LaTosha Brown says on June 9, she waited in line for three hours to vote, despite showing up at her polling place at 7 a.m.
After she voted, she got a call to head to a polling place in Alpharetta to help a voter as part of her role with Black Voters Matter.
When she arrived, there was no line.
“Here we are in the cradle of the civil rights movement. And I as a black voter, I as a person who’s done this work all my life, I as a native of Selma, Alabama, I have to have a completely different voting experience than my white counterparts? No! We’re tired, and we ain’t taking it no more,” said Brown.
At a press conference Tuesday morning, Black Voters Matter, the People’s Agenda and the Atlanta branch of the NAACP said both Fulton County and the state of Georgia are to blame for inadequate poll worker training and long lines during last Tuesday’s primary election. They noted that many of the polling places with long lines were in minority communities.
In addition to calling for Secretary of State Brad Raffensperger to go, the groups also want major changes in Fulton County.
“Atlanta NAACP today calls for a revamping of the elections system in Fulton County, to include replacing the director, Richard Barron,” said Richard Rose, president of the Atlanta NAACP.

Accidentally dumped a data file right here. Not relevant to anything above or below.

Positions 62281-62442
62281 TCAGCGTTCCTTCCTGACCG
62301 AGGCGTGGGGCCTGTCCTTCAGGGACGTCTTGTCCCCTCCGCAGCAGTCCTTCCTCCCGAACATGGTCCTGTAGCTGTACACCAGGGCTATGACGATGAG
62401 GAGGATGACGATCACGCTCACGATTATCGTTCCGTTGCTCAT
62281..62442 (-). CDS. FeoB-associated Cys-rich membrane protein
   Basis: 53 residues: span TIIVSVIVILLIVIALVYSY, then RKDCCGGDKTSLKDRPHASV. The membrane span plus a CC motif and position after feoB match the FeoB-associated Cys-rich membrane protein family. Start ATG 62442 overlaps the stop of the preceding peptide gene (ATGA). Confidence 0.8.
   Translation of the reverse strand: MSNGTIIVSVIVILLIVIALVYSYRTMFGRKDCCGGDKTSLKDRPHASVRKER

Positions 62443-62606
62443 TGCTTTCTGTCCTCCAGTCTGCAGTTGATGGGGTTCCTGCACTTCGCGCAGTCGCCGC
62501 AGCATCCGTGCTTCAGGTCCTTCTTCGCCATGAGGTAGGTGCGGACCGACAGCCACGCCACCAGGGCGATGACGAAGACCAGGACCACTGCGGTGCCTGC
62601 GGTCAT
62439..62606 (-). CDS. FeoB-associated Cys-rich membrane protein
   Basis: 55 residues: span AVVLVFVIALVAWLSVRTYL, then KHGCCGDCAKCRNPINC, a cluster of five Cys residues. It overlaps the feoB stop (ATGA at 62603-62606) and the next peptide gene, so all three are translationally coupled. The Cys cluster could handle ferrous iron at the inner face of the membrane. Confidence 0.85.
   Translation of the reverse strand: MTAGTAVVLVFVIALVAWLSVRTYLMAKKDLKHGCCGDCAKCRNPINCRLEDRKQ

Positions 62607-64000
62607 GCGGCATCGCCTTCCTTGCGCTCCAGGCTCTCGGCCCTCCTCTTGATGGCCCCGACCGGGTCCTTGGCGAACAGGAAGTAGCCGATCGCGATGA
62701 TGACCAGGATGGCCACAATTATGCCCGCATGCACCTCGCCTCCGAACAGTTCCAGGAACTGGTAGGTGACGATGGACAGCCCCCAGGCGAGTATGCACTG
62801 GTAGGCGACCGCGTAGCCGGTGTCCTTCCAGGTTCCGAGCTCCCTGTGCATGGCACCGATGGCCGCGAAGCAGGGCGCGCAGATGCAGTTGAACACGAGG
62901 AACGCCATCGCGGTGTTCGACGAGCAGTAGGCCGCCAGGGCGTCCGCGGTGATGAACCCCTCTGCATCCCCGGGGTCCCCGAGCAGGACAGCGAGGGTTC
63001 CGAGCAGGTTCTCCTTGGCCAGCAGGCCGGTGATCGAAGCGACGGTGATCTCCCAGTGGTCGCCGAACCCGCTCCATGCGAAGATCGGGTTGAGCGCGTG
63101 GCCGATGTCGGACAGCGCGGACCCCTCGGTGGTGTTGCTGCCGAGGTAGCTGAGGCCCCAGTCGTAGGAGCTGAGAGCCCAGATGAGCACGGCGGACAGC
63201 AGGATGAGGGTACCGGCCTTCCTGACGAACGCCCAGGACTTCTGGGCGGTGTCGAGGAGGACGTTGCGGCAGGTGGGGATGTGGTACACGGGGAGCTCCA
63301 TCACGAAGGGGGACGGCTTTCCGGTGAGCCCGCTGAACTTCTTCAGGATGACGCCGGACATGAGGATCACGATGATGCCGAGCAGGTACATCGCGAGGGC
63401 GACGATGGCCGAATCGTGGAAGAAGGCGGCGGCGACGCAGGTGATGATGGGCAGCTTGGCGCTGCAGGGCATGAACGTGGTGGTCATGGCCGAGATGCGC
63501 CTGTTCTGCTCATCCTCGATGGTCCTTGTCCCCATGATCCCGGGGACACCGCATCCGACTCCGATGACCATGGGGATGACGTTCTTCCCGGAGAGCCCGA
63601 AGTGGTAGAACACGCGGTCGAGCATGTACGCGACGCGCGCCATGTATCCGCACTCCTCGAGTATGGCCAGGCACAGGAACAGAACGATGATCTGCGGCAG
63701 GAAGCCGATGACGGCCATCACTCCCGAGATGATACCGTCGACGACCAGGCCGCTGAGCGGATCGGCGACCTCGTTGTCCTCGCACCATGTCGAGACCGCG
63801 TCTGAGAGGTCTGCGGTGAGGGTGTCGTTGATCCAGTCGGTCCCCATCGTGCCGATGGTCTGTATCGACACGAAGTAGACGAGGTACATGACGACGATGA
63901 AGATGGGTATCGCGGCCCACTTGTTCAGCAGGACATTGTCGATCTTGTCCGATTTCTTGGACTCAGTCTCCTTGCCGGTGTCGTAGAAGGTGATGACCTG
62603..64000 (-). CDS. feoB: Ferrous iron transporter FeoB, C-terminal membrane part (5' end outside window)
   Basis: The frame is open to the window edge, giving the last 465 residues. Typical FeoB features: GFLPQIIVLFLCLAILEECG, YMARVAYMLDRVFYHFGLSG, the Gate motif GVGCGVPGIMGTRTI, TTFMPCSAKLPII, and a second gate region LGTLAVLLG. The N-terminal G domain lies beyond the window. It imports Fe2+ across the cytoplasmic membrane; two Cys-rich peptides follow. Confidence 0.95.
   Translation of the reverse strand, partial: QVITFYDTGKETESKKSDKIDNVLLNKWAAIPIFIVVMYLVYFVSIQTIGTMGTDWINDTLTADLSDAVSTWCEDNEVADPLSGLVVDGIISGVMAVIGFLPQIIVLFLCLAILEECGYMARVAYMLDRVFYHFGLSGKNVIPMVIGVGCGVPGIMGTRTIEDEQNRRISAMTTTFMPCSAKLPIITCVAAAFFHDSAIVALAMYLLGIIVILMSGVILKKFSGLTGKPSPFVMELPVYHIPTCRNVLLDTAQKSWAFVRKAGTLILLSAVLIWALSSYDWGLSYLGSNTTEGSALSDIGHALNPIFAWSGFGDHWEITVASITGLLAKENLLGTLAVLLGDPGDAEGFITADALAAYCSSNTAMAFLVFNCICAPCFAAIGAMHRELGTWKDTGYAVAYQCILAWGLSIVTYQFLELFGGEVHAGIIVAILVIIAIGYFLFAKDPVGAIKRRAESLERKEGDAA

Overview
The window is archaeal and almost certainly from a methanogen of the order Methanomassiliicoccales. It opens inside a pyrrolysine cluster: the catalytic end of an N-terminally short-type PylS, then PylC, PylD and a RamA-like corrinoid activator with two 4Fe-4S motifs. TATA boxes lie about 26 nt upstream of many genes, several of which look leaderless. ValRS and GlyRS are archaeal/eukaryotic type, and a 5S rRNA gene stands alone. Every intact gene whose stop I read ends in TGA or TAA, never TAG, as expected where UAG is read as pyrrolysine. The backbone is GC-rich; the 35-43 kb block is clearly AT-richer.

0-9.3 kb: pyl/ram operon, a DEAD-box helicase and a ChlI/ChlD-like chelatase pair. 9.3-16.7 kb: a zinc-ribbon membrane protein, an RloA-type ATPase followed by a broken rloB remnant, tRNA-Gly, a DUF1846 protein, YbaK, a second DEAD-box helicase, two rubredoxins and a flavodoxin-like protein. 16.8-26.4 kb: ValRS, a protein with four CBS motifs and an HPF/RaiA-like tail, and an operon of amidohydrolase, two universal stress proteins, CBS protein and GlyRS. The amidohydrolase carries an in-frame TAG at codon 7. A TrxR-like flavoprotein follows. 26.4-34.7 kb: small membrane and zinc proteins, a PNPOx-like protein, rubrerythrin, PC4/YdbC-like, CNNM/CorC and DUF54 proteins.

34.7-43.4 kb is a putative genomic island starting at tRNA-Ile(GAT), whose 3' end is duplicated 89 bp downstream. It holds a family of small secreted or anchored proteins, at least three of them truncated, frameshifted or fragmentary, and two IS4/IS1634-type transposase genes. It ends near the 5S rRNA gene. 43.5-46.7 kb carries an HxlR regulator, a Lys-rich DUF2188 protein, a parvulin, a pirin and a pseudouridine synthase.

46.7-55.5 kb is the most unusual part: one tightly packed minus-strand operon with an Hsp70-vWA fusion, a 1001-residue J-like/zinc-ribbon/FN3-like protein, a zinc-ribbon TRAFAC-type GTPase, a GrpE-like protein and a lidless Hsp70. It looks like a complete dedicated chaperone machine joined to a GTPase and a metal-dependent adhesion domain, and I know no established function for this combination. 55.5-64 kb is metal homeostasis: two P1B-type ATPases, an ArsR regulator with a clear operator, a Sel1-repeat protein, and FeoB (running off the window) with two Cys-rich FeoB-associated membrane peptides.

Barron has promised a review of how poll workers were trained on the state’s new voting equipment as well as processing delays for thousands of electronic absentee ballot requests.
“It was great to mail out 6.9 million applications, but the implementation process after that was flawed,” said Helen Butler with the People’s Agenda. “It shouldn’t wait 49 days [to mail absentee ballots], it should be immediately upon receipt by the election offices that they start mailing out those ballots so voters know when they get those ballots.”
The state is planning investigations in Fulton and DeKalb counties. But Butler says the time has come to stop pointing fingers.
“If there’s any election official who is not committed and doesn’t believe that every voter should be able to vote without barriers, and doesn’t have that commitment and dedication to ensuring that, then you need to step aside and let someone else take your place,” said Butler.
The groups at Tuesday’s news conference say they’ll work to help find poll workers to help fill a shortage brought on by COVID-19.